I only mention any of this because it’s another time when Outlander is like, “HANG ON A SECOND AND LISTEN UP OR ELSE YOU WILL BE LOST LATER.” Father Fogden places Arabella’s skull on a table and douses it with critters from a jar that will presumably lick clean her bones. He intones for Claire’s benefit that those vicious creatures are from a cave known as Abandawe that has a nasty habit of making people disappear. Claire flashes back to Batshit McGee 1.0, aka the vaguely insane women she tried to help out in Edinburgh, who clutched at Claire and screamed that Abandawe would claim her. So, obviously Claire’s path is going to cross with Abandawe — which is pronounced, if it helps, kind of like “ABANDON WAY.” Subtlety is winking at you right now. Even Coco is like, “Uh, maybe DON’T go there?”
HOWEVER: Claire doesn’t push for more Abandawe stories because she realizes that Mamacita was ranting about a Chinese man who killed and ate Arabella. And I guess there can only be one Chinese man who can cook, so she immediately asks for directions to the culprit and takes off running. Coco heaves an exhausted sigh.
Forgive me if I come off quite gruff
But I cannot now stress this enough:
I am over these dopes
And their weird thing for goats
TAKE ME WITH YOU DEAR CLAIRE IN YOUR STUFF.
Over on Convenience Beach, it would seem the Artemis has experienced some catastrophe, which occurred entirely off-camera and thus saves packets of money. In a nutshell–
Not that word! You don’t know how it’s been
To live trapped deep within this hard skin!
No legs to escape
That wack dude and his vape–
FINE, sorry Coco. How about in summary–
That’s much better, thanks.
You’re welcome. IN SUMMARY, the Artemis hit some ill winds indeed. Apparently someone must have pried the horseshoe off the post and then befouled it before throwing it into the sea, because a crisis aboard the ship broke the mast and killed a bunch of people — including the captain, which just so happens to leave Jamie in charge. What a happy thing when the weather commits a beneficial mass murder AND mutiny for you. They washed up on Wackadoo Island, ate a goat, and chilled out with some cocktails. But I gather it takes Claire a long while to run there, because by the time she arrives, the men have made a number of jokes about their sad sad celibacy, repaired the broken mast, carted it back out to the anchored Artemis, and prepared to run up the sail. Luckily, Claire had a mirror from Father Fogden, and reflects the light to catch Jamie’s eye. The gang rows back to rescue her, and their hug is really pretty cute, if ginger, as Claire caught a twig and cut her arm.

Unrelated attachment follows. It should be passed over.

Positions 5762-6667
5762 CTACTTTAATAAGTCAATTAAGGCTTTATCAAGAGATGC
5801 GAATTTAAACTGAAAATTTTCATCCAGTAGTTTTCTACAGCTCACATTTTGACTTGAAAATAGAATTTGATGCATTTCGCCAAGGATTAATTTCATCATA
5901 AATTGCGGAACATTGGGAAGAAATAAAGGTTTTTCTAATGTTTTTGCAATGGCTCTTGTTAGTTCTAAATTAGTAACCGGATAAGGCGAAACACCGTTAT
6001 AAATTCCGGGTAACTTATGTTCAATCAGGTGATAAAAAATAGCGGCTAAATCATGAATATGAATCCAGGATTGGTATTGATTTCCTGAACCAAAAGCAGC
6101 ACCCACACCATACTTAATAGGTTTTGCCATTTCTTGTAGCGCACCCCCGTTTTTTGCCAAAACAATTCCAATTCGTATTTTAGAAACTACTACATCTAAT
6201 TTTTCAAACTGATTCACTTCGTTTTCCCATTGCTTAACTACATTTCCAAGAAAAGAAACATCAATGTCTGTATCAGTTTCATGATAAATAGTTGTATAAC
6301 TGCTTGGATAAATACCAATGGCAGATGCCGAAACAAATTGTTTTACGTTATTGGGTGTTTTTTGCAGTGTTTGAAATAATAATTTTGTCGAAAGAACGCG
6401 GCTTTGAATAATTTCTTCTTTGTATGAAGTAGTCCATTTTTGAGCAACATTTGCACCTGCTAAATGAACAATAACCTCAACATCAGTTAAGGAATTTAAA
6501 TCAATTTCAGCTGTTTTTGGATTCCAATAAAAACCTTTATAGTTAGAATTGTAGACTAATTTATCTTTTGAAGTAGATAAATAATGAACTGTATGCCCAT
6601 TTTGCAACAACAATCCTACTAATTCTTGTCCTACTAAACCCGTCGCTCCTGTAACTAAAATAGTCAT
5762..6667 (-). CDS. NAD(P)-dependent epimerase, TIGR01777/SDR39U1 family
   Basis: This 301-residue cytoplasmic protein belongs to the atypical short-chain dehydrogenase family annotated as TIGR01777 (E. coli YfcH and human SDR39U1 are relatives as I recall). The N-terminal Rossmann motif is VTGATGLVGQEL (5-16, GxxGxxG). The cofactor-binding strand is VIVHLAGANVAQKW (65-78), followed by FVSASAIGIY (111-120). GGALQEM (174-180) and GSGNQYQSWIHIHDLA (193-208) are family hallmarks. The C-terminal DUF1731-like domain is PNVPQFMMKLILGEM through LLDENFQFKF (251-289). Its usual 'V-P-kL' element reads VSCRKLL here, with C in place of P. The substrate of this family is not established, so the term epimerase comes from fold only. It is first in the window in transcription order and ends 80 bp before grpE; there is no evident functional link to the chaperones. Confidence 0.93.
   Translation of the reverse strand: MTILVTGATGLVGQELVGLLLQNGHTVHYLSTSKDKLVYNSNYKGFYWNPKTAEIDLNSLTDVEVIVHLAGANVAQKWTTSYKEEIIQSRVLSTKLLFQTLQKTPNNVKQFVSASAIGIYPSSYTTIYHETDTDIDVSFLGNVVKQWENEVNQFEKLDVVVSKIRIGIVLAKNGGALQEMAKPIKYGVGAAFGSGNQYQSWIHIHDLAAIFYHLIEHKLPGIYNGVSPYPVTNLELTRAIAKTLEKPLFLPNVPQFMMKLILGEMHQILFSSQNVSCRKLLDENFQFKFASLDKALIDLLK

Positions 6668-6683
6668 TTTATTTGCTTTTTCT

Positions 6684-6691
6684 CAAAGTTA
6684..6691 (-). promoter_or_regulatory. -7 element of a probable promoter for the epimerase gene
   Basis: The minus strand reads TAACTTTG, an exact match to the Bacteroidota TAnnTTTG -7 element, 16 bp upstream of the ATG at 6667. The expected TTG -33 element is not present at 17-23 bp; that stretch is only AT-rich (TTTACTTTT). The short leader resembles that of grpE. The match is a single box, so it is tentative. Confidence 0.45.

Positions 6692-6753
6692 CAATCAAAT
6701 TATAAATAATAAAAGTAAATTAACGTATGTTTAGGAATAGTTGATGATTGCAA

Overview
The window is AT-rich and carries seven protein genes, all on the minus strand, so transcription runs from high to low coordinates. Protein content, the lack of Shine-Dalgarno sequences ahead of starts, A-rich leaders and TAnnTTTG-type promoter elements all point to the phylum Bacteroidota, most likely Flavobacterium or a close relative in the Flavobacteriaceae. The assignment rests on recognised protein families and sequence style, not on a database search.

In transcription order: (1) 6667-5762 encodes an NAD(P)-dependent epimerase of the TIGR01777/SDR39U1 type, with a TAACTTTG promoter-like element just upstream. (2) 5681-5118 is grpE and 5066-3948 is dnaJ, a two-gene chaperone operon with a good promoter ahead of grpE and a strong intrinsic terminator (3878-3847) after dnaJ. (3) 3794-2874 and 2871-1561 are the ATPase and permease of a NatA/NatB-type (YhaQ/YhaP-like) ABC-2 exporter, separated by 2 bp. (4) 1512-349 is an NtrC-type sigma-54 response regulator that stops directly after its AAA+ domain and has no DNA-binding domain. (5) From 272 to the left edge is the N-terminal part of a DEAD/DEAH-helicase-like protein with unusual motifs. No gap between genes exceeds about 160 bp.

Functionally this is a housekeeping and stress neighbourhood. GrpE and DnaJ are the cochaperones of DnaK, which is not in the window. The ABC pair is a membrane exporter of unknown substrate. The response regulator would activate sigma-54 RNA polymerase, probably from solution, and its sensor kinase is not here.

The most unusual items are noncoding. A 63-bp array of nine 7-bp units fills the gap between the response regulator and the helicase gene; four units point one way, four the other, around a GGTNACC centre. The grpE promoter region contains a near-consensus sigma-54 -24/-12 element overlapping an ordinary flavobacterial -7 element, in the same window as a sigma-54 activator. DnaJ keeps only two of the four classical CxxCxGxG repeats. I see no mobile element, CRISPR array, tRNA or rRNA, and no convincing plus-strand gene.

Willoughby stitches up Claire’s arm as Jamie marvels at her adventures, and the fact that Sir Percival found their corpse. Willoughby correctly grouses that they should’ve chopped up that body and left them with no evidence. Yet again, these people prove to be TERRIBLE AT PLANS. They have never had a plan that worked as intended, other than sending Claire back through the stones. I think there is a way to prolong this narrative without having them fail all the time, but what do I know. Anyhoo, Jamie decides that since they can’t set sail until morning and they’re all depressed about the dead, maybe they should throw a party. Specifically, he thinks Marsali and Fergus should be allowed to have sex — um, I mean, marry. And hey! We have a nearby priest! Convenience Island is the jam. Maybe they should stay. There are goats! A good-hearted priest! A chef! And poor Coco needs more company.
Oh God if you stay I will love you
But you’d be wack not to leave for someplace new.
This dullard of a rock
Doesn’t even have a John Locke
Much less the rest of that hot-ass crew.
First, our gang needs to beg Fogden’s forgiveness for slaughtering his dearly beloved, so Willoughby goes to him and proffers a chicken, and waxes poetic about how he didn’t know better because his country does not put goats in their rightful place of honor. It’s amusingly done, because the whole time he’s kinda side-eyeing Claire, as if to say, “AM I SUCKING UP PROPERLY?” It works: Fogden respects “a stranger in a strange land,” and offers him a hit of the wacky tobacc-y.